International Development Law Organization

Improving access to justice and boosting economic development through Kenya’s Small Claims Courts

Wednesday, January 25, 2023
Group of people at the symposium
Rome, Italy
25 January 2023

The role of Small Claims Courts

Small Claims Courts (SCCs) in Kenya are essential to ensuring access to civil and commercial justice.

With the jurisdiction to hear and determine civil claims of up to KES 1,000,000, Small Claims Courts offer plaintiffs a simpler, faster and cheaper option for resolving issues such as breach of contract and personal injury. At the same time, the SCCs support economic development by addressing the challenges faced by micro, small and medium enterprises in obtaining timely resolution of commercial claims and disputes.

Between April 2021 and November 2022, more than 14,000 cases that would have otherwise been added to the existing backlog in Kenya’s Magistrates Courts were filed in the SCCs, freeing the higher courts to focus on more complex and higher-value disputes.

With the SCCs designed to conclude adjudication of commercial disputes within 60 days, the process is also significantly faster, with an average claim/dispute completion rate of just 37 days.

This speedier resolution of commercial disputes enables the release of finances that would otherwise be tied-up in litigation back into the economy, thereby facilitating trade and investment for micro, small and medium enterprises. The prosperity of these enterprises, which form the majority of Kenya’s businesses, contributes significantly towards making Kenya an attractive business environment for investors.

IDLO has been the only development partner supporting the SCCs since their inception, as part of our longstanding partnership with Kenya’s judiciary. The SCCs were established under the 2016 Small Claims Court Act, and through IDLO programmes funded by Denmark and the Netherlands, 12 court stations (Milimani, Kajiado, Thika, Eldoret, Machakos, Nyeri, Naivasha, Nakuru, Kakamega, Kisumu, Mombasa and Meru) were gazetted for SCC rollout by the end of 2021.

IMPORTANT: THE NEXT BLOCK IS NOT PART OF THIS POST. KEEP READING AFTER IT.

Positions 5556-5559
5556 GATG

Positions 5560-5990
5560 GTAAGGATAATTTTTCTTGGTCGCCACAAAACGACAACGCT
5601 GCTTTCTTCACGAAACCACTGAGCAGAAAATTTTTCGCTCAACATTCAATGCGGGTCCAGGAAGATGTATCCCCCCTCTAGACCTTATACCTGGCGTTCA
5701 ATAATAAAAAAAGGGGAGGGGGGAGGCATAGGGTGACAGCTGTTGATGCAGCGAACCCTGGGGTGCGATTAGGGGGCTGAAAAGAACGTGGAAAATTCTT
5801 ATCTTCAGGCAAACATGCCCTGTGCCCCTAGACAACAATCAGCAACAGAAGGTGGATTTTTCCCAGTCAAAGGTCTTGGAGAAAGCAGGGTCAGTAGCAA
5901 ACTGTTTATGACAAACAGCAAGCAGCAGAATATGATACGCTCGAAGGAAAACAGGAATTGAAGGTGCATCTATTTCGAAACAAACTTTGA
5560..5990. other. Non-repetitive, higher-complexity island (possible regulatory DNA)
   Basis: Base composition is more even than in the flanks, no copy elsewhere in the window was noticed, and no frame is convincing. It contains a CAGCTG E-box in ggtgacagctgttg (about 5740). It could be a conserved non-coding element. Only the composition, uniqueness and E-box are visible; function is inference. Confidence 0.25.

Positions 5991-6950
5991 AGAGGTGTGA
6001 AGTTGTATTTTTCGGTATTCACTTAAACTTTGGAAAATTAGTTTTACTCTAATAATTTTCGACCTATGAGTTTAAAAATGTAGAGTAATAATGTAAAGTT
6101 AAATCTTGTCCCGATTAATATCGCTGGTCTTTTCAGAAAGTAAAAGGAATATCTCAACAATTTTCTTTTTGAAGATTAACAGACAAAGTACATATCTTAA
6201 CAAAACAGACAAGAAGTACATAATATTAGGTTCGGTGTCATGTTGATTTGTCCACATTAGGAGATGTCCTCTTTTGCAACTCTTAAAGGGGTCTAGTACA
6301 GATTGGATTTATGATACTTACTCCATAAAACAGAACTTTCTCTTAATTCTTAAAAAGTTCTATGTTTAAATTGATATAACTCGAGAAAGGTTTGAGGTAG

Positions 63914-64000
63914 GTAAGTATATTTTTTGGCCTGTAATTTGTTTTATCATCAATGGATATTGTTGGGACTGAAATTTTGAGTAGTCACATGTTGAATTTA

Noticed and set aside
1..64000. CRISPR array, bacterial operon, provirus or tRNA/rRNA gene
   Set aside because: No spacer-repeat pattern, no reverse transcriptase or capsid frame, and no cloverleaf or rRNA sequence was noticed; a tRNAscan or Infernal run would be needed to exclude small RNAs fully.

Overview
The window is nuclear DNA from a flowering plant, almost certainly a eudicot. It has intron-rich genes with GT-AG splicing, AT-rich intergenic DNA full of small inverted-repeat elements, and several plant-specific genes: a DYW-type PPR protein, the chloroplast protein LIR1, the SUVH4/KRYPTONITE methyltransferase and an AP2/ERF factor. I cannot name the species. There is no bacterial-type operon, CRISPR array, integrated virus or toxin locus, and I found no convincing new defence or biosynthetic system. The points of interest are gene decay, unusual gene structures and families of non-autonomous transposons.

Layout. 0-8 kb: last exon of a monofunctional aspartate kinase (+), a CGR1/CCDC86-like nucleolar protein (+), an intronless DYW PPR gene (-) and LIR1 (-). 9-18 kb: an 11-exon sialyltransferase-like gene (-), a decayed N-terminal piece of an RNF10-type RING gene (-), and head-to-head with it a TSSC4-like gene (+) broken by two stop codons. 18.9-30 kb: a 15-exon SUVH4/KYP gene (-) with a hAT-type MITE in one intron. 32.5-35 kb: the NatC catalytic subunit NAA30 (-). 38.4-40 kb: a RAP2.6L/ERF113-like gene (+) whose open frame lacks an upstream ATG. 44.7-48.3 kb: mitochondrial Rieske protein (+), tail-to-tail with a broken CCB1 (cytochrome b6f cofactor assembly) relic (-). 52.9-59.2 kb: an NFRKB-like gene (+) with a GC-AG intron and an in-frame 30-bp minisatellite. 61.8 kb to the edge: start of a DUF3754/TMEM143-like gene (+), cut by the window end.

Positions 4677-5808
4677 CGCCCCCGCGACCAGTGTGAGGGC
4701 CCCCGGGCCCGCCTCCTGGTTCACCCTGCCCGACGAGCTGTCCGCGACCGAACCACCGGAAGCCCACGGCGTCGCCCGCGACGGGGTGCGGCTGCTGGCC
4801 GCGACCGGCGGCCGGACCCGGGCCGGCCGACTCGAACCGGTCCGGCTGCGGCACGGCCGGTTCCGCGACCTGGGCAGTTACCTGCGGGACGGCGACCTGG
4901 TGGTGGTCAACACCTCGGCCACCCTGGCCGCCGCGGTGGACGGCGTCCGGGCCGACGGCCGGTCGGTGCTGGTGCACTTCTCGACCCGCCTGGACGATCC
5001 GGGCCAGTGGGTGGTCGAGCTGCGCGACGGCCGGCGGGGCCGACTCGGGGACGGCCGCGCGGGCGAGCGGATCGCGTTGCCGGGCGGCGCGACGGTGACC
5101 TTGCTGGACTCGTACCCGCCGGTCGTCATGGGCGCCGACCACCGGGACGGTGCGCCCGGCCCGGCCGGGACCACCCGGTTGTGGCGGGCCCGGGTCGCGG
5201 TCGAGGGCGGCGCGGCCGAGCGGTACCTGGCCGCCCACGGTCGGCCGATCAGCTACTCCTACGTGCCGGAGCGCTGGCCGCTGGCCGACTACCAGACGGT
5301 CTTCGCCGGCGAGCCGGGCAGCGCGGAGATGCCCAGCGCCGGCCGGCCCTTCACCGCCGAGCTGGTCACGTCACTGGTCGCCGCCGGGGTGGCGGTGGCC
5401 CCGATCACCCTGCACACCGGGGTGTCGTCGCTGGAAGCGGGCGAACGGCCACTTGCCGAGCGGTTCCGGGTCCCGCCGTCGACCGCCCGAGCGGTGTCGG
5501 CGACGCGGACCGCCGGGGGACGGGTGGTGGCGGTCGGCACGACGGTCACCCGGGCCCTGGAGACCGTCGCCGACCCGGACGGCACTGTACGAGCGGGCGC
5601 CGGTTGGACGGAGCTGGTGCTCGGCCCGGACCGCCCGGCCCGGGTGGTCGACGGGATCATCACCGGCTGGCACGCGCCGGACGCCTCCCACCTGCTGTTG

country office manager in Kenya Teresa Mugadza speaking at the symposium

Inaugural Small Claims Courts symposium

From 1 to 3 December 2022, IDLO brought the Small Claims Courts together in Diani, Kenya for an inaugural symposium to discuss key issues, such as the role SCCs play in driving economic development and transformation.

With some 80 participants, including Kenya’s Deputy Chief Justice, Philomena Mwilu, a roster of high-level panelists from the country’s justice sector, SCC adjudicators and registrars, Court of Appeal and High Court judges from commercial courts, legal practitioners and business community representatives, the symposium provided an important forum for reflecting on the successes, failures and opportunities of SCCs as key drivers of economic transformation, and the improvement of Kenya’s business and investment environment.

Key recommendations for programming to emerge from the symposium included a review of the Small Claims Court Act and Regulations to align inconsistencies in legal and policy frameworks; the development of directions to standardize practices across all SCCs; and expanding engagement with stakeholders to strengthen the buy-in and uptake of SCC services.

These recommendations will help to build on the successes of SCCs, which are captured fully in the 2021/2022 State of the Judiciary and Administration of Justice Report, as an important part of IDLO’s continued support for the Judiciary of Kenya and the Small Claims Court initiative.



  • SCCs rolled out in 12 court stations 
  • 22,448 claims filed and 16,937 claims concluded within the statutory timeline of 60 days 
  • Of the claims concluded, only 386 judgements have been appealed
  • The median conclusion rate for SCC claims currently stands at 37 days 
  • Total value of concluded claims is KES 3,127,675,620 released back into the economy
  • Over 1,200 stakeholders sensitized on the operational procedures of the SCCs
  • 25 adjudicators appointed, inducted and stationed in the established SCCs
  • 60 court assistants posted to various SCC stations
  • Ongoing development of SCC Service Charter and Remuneration Order for Advocates